How do you find the maclaurin series expansion of #f(x) = 1/((1+x)^2)#?
The answer is
The series Maclaurin is
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To find the Maclaurin series expansion of ( f(x) = \frac{1}{{(1+x)^2}} ), you can start by expressing ( f(x) ) as a power series by using the geometric series formula. Then differentiate ( f(x) ) and evaluate it at ( x = 0 ) to find the coefficients of the Maclaurin series expansion.

Start with the geometric series formula: [ \frac{1}{{1  u}} = 1 + u + u^2 + u^3 + \ldots ] where ( u = x ).

Differentiate ( f(x) = \frac{1}{{(1+x)^2}} ) to find ( f'(x) ).
[ f'(x) = 2(1+x)^{3} ]

Evaluate ( f'(x) ) at ( x = 0 ) to find the coefficient of the linear term in the expansion. [ f'(0) = 2 ]

Use this coefficient in the series expansion.
[ f(x) = f(0) + f'(0)x + \frac{f''(0)x^2}{2!} + \frac{f'''(0)x^3}{3!} + \ldots ]
 Substitute the value of ( f'(0) ) into the expansion.
[ f(x) = 1  2x + \ldots ]
So, the Maclaurin series expansion of ( f(x) = \frac{1}{{(1+x)^2}} ) is ( 1  2x + \ldots ).
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When evaluating a onesided limit, you need to be careful when a quantity is approaching zero since its sign is different depending on which way it is approaching zero from. Let us look at some examples.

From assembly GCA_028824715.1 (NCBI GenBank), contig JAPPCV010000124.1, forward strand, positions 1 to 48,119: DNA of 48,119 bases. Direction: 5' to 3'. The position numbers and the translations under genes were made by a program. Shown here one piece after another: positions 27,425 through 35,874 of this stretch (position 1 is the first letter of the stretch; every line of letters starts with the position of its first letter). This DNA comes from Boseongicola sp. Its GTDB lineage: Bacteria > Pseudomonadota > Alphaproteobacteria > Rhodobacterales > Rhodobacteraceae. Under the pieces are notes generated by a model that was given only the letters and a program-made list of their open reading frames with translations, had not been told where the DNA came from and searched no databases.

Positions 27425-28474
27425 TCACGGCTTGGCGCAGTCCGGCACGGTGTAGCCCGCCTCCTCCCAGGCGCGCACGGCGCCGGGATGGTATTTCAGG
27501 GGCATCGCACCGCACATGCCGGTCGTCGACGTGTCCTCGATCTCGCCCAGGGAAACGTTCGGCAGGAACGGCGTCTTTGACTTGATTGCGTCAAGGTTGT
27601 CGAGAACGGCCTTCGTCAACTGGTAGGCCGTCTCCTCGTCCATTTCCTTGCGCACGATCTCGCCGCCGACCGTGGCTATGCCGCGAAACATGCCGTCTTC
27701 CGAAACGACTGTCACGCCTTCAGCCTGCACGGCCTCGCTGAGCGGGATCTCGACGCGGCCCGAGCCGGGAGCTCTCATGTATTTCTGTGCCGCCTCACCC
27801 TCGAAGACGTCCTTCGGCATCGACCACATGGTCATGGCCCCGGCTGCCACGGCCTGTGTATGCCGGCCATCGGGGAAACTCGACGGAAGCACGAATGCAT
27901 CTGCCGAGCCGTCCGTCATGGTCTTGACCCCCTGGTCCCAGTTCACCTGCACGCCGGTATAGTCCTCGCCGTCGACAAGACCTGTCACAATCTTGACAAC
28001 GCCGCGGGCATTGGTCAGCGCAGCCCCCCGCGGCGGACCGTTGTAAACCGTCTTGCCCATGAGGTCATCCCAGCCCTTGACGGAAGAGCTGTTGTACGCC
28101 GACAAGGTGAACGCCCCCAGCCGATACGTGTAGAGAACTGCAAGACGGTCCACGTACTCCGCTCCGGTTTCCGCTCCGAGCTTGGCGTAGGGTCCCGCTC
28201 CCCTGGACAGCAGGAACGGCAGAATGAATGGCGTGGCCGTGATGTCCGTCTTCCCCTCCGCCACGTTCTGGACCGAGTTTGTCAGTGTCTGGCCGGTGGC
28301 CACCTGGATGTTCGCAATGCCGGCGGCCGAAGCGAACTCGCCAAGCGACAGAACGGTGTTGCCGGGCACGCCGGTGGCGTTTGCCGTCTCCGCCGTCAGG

When evaluating a onesided limit, you need to be careful when a quantity is approaching zero since its sign is different depending on which way it is approaching zero from. Let us look at some examples.
When evaluating a onesided limit, you need to be careful when a quantity is approaching zero since its sign is different depending on which way it is approaching zero from. Let us look at some examples.
When evaluating a onesided limit, you need to be careful when a quantity is approaching zero since its sign is different depending on which way it is approaching zero from. Let us look at some examples.
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